Don't miss opportunity to secure Millstone's future

Was the statement by a Dominion spokesman Monday stating that Dominion Energy would have to reassess the future operation of Millstone Power Station in Waterford a negotiating tactic meant to pressure the legislature into action or a genuine threat that Millstone could close in a not-so-distant future?

It was probably a bit of both.

"Regrettably, if Connecticut chooses not to act, we will begin a strategic reassessment of our plans for Millstone Power Station," said spokesman Kevin Hennessy in comments first reported by the Hartford Courant.

The comments came after the Connecticut Mirror reported that a bill meant to assure the long-term viability of Millstone Power Station would likely fail to win approval in the state legislature this year. 

That would be unfortunate, because this is the time to get a bill done. Evidence presented to the legislature documented the economic pressures facing nuclear operators such as Millstone, yet the plant is not in the type of a crisis that would make a potential shutdown imminent. At least so it has seemed based on information presented to the legislature.

Despite Hennessy's comments, it would be a major surprise to see Millstone close in the next year or two. In that regard, Hennessy may have been going for a little shock value to shake up Connecticut lawmakers, who have witnessed the departure of General Electric to Boston and the pending move of Aetna's headquarters from Hartford. Watching Millstone retire its two nuclear reactors because the legislature failed to act would be an infamous trifecta.

A study commissioned in October by Dominion concluded Millstone generates $1.5 billion in annual impact and employs a workforce of 1,000-plus, not counting the jobs from companies that contract to provide services to the nuclear station.

So while Millstone is not going to close tomorrow, the potential it could shutdown sooner than later is not something the legislature should be trifling with.

Ironically, critics pointed to the fact Millstone is not in any immediate danger of closing as evidence that no special treatment is necessary. But does the legislature really want to wait until a crisis looms? Millstone provides 55 percent of Connecticut’s power and does so without generating greenhouse gases. Lawmakers may not get such a good deal if faced with having to prevent the impending loss of Millstone’s power supply.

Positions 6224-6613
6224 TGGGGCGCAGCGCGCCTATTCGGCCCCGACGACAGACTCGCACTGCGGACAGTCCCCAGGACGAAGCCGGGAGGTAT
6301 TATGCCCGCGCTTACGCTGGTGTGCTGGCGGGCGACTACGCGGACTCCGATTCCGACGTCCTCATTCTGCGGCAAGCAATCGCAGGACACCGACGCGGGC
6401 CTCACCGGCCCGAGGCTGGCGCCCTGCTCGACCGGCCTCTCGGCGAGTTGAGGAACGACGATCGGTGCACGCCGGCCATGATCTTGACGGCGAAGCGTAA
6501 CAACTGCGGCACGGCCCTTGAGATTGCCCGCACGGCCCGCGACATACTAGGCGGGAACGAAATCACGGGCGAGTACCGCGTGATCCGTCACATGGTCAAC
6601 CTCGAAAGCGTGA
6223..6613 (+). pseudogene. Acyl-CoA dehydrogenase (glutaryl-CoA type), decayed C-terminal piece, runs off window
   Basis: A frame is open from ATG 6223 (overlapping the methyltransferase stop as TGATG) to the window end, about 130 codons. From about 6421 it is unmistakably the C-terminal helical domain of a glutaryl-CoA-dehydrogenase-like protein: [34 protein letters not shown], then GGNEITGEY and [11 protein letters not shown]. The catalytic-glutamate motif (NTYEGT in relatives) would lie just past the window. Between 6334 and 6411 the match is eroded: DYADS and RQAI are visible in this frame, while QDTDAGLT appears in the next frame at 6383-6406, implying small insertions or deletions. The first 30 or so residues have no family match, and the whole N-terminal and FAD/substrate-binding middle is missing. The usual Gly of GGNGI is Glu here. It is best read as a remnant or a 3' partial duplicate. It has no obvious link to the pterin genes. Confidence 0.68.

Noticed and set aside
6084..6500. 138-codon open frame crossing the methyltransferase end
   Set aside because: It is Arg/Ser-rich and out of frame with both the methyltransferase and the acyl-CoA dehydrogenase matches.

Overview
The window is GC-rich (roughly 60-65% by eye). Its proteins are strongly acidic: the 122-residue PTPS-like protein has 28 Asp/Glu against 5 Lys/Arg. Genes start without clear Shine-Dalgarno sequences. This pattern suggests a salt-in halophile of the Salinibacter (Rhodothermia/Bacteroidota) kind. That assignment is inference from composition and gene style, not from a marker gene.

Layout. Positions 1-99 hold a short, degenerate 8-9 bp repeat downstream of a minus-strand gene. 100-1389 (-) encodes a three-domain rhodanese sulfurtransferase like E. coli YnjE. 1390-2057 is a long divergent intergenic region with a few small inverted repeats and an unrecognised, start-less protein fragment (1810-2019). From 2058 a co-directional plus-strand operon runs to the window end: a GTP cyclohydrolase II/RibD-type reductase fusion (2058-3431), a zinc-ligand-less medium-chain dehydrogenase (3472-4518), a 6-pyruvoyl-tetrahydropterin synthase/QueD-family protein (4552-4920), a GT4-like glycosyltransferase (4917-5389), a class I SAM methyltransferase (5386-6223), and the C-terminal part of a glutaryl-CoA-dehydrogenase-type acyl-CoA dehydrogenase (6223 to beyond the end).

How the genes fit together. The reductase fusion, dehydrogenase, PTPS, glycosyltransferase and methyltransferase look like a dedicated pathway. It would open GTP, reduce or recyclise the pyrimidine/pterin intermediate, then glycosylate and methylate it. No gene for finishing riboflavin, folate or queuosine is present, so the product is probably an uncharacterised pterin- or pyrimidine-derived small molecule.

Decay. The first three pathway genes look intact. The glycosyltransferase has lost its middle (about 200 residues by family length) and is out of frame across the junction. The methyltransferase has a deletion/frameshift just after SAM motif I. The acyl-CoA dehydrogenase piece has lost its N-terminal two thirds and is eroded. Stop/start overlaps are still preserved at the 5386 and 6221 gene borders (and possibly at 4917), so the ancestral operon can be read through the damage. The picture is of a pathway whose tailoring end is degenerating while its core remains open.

Millstone owner Dominion has made the the case that current energy pricing policies in Connecticut's deregulated market do not mesh with its nuclear model, built on long-term consistent operation.

The development of fracking technology has produced an abundance of natural gas and a growth in gas-powered electric generation plants. That has led to extreme volatility in the daily energy markets. Several nuclear plants, unable to operate profitably in those markets, have closed across the country.

Millstone is seeking the security of long-term energy contracts to secure the viability of its nuclear energy model. Under the proposed legislation, plant owner Dominion would be able to sell half of Millstone’s energy through such extended deals to mitigate price instability.

Safeguards in the legislation would require the Department of Energy and Environmental Protection, the Office of Consumer Counsel and the attorney general to verify the contracts were in the best interest of ratepayers.

This is a reasonable compromise, forcing Dominion to sell half of Millstone-produced energy in the existing market while providing consumer safeguards for the energy sales it ties to long-term contracts.

The natural gas industry, hoping to expand its market share, has led a strong lobbying campaign against the legislation, including extensive TV ads. Renewable energy groups also opposed the bill, fearing it would crowd out clean energy technology. AARP, expressing concerns about higher rates for seniors, opposed the legislation as well, though its apprehensions appeared overwrought.

While not as popular with green energy fans as solar and wind power, the fact is Millstone produces much of the power Connecticut and New England needs and does so without creating greenhouse emissions.

Despite the reporting of the bill's demise, Sen. Paul Formica, R-East Lyme, tells us he believes it may yet pass. It would be great if he is right.

If not, the legislature may only have the 2018 session to get this worked out. With time, the threat of Millstone closing will only grow more serious. If the debate stretches to another session, Dominion needs to make a better case for the necessity of such a policy change and that may require greater transparency about the nuclear station’s fiscal position and outlook. 

Things are getting ominous. Connecticut does not need more bad news.

This editorial was updated to reflect new information.

 

 

The editorial board is composed of the publisher and four journalists of varied editing and reporting backgrounds. The board's discussions and information gained from its meetings with political, civic, and business leaders drive the institutional voice of The Day, as expressed in its editorials. The editorial department operates separately from the newsroom.

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